Running into the unexpected at interviews

YOUR NERVES CAN FEEL FRAZZLED ENOUGH before and during interviewing without smacking into unexpected roadblocks or making faux pas.

When it comes to smacking into the unexpected at interviews, a career counseling client told me that just before walking into an interview, he spilt coffee on his shirt and tie. Ouch!

Then there was the job candidate who was so nervous that he threw up in the middle of an interview. Double ouch!  Still another job applicant told the Daily Mail Online, “I burst into tears during the interview because my dog had just died.” That almost happened to me as I explained in a previous post about Gabby, my much loved and ailing cat,

Gabby passed away in our apartment an hour before I was scheduled to testify before a union arbitrator. Still fighting back tears when called to the stand, I covered for my feelings by sharing what had happened and how sad I felt. The arbitrator and lawyers for both sides understood the situation and emphasized with my feelings.

The poor job candidate who broke into tears while interviewing might have handled his unexpected situation the same way. Most people appreciate when you express your feelings honestly.

While interviews are not confessionals and job candidates are well advised to keep their personal feelings to themselves, there are times when it’s okay to share them—this includes when you feel ill or highly anxious beforehand.

What unexpected experiences have you experienced at job interviews? Please share them with Your Career Service in the comments section below.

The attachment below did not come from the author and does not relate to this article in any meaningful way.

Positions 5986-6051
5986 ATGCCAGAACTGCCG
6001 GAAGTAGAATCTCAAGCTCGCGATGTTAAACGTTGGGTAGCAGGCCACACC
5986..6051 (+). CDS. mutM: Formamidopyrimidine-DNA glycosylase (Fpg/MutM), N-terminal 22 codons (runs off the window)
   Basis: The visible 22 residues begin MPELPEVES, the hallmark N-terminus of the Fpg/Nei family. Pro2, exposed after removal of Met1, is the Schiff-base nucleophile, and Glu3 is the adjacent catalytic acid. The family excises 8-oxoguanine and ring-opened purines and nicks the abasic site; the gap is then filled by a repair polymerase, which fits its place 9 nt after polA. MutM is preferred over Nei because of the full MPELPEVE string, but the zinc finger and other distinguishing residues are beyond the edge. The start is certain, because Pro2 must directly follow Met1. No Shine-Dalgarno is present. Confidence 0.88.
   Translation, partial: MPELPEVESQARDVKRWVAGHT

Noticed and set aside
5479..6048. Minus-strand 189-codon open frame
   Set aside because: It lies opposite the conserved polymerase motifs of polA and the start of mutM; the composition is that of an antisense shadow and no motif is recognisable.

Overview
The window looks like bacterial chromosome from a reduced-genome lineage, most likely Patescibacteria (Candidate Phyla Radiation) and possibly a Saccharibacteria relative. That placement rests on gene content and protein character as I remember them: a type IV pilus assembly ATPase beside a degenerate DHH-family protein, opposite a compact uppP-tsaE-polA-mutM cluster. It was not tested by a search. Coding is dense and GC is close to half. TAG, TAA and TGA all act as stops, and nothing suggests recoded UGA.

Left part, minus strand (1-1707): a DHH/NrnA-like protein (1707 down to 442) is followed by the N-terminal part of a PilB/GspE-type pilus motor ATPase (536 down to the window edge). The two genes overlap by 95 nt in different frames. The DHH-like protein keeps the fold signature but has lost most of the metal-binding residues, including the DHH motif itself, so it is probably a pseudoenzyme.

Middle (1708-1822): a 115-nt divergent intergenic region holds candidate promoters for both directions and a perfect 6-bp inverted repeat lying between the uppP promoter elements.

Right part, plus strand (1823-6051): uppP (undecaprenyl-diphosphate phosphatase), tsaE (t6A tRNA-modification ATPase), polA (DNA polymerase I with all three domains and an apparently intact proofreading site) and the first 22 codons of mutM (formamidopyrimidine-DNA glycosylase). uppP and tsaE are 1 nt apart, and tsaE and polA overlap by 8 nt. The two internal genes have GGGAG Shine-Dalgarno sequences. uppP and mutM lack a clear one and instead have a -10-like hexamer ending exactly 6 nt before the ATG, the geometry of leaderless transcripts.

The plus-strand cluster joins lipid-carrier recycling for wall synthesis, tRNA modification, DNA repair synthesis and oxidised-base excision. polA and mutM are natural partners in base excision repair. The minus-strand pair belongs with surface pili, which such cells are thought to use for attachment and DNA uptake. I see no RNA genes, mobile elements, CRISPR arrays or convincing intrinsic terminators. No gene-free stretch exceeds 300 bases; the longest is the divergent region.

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RANDY PLACE is a career strategist and author of “Your One-Minute Job Finding Coach.”

About the Author

RANDY PLACE IS A JOB-FINDING and executive coach, writer on career topics, broadcaster, and host of For twenty-three years, he helped thousands of employees who had been let go from JPMorgan Chase find jobs. And he coached executives at CBS Television, Pitney Bowes, and major outplacement firms in New York on job-finding techniques, communications skills, and selling strategies. An accomplished seminar leader and speaker, Randy has designed and presented workshops on interviewing, telephoning techniques, job-search writing, and sales training nationwide. Randy's groundbreaking nationally syndicated radio series, Your Career Service, has been heard on over two hundred radio stations across the United States. And his articles on career topics have appeared in the Wall Street Journal's National Business Employment Weekly. A former broadcast journalist in New York, he has also been a commercial spokesperson for an array of national and regional advertisers. In addition, Randy was a sales executive at NBC Radio and the New York City sales manager for syndication at Wolper Productions. He holds a Bachelor's in Sociology and Broadcasting from Syracuse University, and a Master's in Journalism from New York University.